RACE RELATIONS IN AMERICA

“Thou hypocrite, first cast out the beam of thine own eye; and then shalt thou see clearly to cast out the mote of thy brother’s eye.’’

There is a palpable hardening in the polarisation of the moral values stakes with regard to almost everything in the political domain  — refugees, Aboriginals, free speech, same sex marriage, mining, global warming, gender offensive language and religion.

This was again put on display recently from the same left sources over the riots after the shooting of the young black man Michael Brown by Darren Wilson of the Ferguson police in Missouri.

Theodore Dalrymple, following the valiant comments by ex New York Mayor Rudi Giuliani and many others to explain the reality of the so-called racist motivations of white police, observes the same dangerous righteousness in France too. He reports on the leading Left wing journal Liberation where the journalists there “think not with their brains but with their skins”.

The figures speak for themselves, and whilst confusing for ideologues who are more interested in theory than fact, they have a sobering reality about them. Dalrymple explains: 

When demonstrators held up placards saying “Black lives matter’’, they did not mean those 5375 blacks murdered last year, overwhelmingly by other blacks  … What they meant was that black lives matter when they are ended by whites, especially by policemen.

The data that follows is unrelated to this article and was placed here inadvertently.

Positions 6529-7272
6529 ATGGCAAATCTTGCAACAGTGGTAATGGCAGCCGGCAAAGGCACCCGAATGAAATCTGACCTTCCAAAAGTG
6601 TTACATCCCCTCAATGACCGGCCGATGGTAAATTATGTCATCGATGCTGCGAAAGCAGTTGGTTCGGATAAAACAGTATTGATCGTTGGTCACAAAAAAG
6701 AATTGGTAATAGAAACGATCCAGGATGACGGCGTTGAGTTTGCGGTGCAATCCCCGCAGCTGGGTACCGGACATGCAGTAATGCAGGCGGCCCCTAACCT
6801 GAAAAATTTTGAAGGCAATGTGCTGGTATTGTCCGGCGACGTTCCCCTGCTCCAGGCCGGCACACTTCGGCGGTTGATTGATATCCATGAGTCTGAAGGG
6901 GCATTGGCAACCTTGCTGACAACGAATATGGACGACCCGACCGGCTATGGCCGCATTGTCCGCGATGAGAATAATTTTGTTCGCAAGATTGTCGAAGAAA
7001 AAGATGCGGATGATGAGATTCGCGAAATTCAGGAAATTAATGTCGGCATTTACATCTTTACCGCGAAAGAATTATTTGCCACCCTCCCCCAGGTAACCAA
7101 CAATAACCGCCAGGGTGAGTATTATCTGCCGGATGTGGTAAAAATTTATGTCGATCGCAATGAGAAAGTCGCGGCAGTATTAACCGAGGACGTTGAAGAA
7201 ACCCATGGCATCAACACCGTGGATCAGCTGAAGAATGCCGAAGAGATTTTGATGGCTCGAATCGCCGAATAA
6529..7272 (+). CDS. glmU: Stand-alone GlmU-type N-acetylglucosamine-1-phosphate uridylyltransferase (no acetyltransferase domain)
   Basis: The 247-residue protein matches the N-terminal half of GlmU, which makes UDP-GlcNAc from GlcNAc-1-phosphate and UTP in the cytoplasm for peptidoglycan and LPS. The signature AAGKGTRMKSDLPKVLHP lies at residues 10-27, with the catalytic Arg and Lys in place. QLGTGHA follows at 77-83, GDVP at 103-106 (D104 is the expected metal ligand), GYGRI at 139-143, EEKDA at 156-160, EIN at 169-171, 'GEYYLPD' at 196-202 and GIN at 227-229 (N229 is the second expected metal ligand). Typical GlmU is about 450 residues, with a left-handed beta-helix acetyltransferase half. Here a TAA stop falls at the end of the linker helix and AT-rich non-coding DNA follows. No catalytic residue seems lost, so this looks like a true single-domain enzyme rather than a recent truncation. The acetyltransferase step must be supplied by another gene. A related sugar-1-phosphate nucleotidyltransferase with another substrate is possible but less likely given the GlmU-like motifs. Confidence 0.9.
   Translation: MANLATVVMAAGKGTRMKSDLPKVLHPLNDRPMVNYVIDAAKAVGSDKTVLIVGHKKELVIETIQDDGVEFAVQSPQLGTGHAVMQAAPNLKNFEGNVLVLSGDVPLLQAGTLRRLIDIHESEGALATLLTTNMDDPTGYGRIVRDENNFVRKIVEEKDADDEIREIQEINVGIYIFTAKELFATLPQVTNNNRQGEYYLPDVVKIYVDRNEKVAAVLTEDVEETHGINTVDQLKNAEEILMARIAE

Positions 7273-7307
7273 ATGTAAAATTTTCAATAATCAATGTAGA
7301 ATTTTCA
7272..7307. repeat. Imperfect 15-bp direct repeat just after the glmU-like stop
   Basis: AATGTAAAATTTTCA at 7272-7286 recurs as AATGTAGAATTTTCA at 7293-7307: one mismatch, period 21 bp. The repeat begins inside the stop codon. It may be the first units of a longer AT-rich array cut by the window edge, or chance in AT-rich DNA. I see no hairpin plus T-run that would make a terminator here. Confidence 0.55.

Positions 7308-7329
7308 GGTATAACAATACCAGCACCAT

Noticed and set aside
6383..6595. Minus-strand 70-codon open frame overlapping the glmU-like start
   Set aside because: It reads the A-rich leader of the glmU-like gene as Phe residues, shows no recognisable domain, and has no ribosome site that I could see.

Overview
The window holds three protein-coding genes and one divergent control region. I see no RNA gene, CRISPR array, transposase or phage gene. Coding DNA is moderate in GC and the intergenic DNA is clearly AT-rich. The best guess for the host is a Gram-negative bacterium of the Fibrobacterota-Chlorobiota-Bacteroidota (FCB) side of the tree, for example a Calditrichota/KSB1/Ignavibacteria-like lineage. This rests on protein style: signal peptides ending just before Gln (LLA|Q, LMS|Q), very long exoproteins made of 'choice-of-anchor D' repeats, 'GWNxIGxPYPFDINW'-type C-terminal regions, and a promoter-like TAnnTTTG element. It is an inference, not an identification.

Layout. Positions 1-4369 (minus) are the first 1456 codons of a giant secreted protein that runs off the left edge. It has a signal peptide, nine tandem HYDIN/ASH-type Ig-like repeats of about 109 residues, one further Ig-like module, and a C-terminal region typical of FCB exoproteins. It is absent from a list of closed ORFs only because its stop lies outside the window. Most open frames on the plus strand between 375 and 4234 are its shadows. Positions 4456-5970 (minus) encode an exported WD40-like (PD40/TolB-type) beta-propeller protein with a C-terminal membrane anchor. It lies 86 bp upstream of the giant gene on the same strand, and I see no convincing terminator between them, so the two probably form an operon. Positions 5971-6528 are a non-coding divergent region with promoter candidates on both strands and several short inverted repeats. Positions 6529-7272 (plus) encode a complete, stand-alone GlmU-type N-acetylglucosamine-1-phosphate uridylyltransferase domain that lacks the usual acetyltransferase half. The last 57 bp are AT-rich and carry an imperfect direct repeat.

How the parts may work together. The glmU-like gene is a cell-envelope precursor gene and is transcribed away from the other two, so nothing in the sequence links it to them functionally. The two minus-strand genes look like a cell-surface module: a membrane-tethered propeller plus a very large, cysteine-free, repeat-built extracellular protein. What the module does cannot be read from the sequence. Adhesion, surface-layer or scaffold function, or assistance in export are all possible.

Here the figures are indeed startling, though also instructive. Between 1980 and 2008, about 12,000 people were killed by the US police (and 2000 policemen were killed). White officers killed twice as many white suspects or felons as they killed black; black officers killed nearly four times as many black suspects or felons as they killed whites.

More than a quarter of blacks killed by police — about 1300 of 4500 — were killed by black officers; and as black officers represent only a sixth of the force, a black man should therefore be warier of a black policeman than a white.

Dalrymple points out that this condescension by Liberation towards the “objects of its sympathies, is itself outright racist”.

He concludes:

For if Brown had been shot by a black policeman in similar circumstances, the case would not have merited a line.

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